Most condominium boards are struggling, to some extent, with delinquent common area fees, budget shortfalls, rising foreclosures and other collateral damage from the economic downturn.  Many condominiums will also confront, if they haven’t already, another problem –stalled developments.

Some developers who began large-scale, multi-phased projects in happier times earlier in this decade have hit an economic wall.  They successfully completed the initial phases, but are now unable to find financing or prospective buyers for the rest.  So they have either moved on to more promising ventures or disappeared entirely, leaving the communities they created with fewer units than anticipated, the land designated for the remaining buildings vacant, and the permits for the remaining phases approved but unused.

It is difficult for those living in a crisis to envision the solution.  But however dismal the current picture seems, real estate is still cyclical.  It will change.  When it does, many condominium boards will have to decide what to do about their unfinished communities:  Complete them as planned; remove and sell the vacant land; sell the development rights; plant corn and raise chickens, or some combination of those options.

Determining Value
These are complicated questions, requiring careful analysis and an informed decision-making process.  One of the biggest mistakes many boards make is failing to recognize that the land and development rights the association owns are potentially valuable assets.  In some cases, the development rights conferred by the permits the original developer obtained may be more valuable than the land itself.  But after staring at open space and yellowing blueprints for years, boards sometimes assume a new developer is doing the community a favor by completing the project, failing to recognize the value of a project that has infrastructure improvements in place and permits in hand.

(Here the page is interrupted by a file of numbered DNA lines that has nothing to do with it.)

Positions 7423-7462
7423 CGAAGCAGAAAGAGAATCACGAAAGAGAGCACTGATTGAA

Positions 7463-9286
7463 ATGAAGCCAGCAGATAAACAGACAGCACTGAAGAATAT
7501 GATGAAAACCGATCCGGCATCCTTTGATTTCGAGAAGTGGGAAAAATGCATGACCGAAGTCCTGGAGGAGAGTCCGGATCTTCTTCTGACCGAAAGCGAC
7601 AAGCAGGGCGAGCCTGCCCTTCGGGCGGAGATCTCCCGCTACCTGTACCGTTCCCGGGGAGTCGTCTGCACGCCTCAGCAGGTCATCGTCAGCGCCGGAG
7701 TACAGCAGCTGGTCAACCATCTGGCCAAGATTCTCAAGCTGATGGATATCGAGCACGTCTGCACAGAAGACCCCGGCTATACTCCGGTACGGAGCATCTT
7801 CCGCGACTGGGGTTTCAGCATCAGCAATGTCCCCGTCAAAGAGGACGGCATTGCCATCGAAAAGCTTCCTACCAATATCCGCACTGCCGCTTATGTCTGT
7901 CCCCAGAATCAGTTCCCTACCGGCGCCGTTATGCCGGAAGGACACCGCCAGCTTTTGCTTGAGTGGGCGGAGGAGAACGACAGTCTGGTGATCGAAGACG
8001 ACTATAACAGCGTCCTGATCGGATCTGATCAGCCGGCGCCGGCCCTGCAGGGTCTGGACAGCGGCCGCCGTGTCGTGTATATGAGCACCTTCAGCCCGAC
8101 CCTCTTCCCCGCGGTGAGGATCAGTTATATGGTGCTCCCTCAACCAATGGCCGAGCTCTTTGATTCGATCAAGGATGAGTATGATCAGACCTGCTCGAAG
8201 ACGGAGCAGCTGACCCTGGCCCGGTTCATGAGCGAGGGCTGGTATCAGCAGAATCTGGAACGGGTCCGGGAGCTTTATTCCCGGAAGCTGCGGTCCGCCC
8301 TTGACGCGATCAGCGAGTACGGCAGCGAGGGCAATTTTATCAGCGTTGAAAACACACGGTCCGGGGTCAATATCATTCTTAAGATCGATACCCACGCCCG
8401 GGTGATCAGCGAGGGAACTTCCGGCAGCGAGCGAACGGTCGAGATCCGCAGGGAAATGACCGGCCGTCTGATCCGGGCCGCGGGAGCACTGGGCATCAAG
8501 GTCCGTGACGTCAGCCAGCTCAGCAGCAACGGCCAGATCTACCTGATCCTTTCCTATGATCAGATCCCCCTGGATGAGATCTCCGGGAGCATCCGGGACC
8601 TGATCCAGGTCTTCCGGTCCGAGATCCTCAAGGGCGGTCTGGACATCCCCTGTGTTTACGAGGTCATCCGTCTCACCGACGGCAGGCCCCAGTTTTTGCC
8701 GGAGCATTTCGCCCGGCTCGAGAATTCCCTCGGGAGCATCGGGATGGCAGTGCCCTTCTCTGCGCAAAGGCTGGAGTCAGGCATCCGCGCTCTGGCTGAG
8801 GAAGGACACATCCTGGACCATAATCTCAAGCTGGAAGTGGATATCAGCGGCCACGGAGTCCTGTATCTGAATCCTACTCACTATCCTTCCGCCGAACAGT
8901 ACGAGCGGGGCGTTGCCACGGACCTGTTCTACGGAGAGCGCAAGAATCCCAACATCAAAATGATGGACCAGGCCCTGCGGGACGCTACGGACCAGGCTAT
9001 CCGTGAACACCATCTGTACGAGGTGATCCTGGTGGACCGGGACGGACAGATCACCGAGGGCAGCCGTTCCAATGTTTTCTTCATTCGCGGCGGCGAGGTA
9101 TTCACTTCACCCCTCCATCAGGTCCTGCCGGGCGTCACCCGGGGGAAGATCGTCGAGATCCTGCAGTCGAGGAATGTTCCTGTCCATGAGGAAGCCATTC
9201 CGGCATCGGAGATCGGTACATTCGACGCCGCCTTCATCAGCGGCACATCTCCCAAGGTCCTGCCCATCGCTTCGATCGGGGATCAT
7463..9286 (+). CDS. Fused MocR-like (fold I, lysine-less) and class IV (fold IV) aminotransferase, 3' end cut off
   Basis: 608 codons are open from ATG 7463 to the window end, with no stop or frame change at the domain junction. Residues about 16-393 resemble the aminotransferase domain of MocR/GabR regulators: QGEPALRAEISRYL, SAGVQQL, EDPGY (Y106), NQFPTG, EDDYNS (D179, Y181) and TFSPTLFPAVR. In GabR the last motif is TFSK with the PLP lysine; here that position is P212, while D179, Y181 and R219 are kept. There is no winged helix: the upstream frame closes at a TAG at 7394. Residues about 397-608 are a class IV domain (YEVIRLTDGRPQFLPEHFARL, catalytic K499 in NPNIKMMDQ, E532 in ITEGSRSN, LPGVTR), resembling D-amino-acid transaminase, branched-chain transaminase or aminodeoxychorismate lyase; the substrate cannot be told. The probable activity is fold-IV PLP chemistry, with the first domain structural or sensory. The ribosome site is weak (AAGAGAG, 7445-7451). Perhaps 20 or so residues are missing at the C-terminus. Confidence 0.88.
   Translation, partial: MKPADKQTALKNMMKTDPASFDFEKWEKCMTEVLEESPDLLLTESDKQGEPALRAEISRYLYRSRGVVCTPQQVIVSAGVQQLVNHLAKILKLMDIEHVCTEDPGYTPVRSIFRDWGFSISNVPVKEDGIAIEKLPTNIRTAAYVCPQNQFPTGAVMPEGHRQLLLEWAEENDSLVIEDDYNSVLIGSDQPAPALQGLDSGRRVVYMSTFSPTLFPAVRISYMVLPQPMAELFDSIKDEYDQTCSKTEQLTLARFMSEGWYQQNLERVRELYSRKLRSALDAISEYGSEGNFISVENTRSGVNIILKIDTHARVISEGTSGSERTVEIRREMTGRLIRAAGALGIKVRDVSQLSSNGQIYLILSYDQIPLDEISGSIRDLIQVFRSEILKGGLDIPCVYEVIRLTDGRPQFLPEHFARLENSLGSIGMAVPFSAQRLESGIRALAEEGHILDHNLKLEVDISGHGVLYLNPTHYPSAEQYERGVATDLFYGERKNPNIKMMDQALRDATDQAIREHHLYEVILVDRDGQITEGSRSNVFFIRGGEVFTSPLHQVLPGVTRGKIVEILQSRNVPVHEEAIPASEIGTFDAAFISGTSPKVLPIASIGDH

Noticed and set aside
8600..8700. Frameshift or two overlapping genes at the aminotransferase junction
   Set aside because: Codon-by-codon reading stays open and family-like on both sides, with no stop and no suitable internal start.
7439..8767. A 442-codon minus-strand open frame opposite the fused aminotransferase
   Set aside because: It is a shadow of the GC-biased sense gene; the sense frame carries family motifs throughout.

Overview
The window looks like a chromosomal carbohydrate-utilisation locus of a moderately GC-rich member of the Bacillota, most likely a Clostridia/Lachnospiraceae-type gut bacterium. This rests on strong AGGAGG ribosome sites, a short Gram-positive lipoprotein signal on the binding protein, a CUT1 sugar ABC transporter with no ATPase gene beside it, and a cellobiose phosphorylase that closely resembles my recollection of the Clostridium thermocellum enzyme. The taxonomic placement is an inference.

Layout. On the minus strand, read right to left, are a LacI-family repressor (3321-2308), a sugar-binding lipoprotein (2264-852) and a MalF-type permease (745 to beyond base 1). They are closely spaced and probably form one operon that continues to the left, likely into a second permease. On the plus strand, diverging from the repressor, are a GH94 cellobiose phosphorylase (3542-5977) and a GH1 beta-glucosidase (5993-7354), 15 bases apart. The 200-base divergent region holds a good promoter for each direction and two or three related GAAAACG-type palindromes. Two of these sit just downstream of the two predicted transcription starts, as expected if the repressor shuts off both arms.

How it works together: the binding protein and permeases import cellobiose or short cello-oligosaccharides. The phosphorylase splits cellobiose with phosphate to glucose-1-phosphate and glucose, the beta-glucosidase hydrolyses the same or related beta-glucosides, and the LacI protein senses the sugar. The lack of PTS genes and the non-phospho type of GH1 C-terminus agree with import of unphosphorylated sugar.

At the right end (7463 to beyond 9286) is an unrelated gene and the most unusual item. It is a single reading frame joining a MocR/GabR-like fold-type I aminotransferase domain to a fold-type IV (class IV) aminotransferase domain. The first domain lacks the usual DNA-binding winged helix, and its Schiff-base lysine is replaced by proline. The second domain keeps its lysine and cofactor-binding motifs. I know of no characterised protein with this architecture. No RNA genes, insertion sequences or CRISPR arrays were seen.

Boards can err in the other direction too, by failing to consider other factors, such as market conditions and the quality and strength of the condominium community that will also affect the value of development rights. The opportunity to complete a stalled development will look considerably less enticing to developers if the project was ill-conceived to begin with, or is competing with higher quality developments in the area.

Boards contemplating the removal and sale of undeveloped land or development rights must be able to view the package they are offering through the eyes of prospective developers, understanding its strengths and weaknesses and making sure it is priced appropriately. This requires the advice of competent professionals – real estate brokers or appraisers – who know the market, understand condominiums, and can provide an independent, educated assessment of the development potential.

Boards must exercise the same caution in selecting a new developer they would exercise in selecting a contractor for any major construction project; the developer’s reputation and track record are crucial.  Like the contractor offering the lowest bid on a roofing project, the developer offering the highest price for your land or development rights isn’t necessarily the best choice. The $500,000 the developer paid your community up front won’t look like such a good deal if the buildings produced have $1 million worth of construction defects and trigger a five-year legal battle.

While a bird in hand, in the form of an interested developer, is always tempting, some boards may decide their development rights will be more valuable in the future when market conditions are even better, and they may be right.  But boards adopting a “hold for later” strategy must consider the risk that market conditions may not improve as much or as quickly as they assume.  They must also make sure they understand the terms of and any restrictions on the development rights they are planning to sell.  A key question:  what is the expiration date for the assignment or reservation of development rights in the Condominium’s declaration of covenants?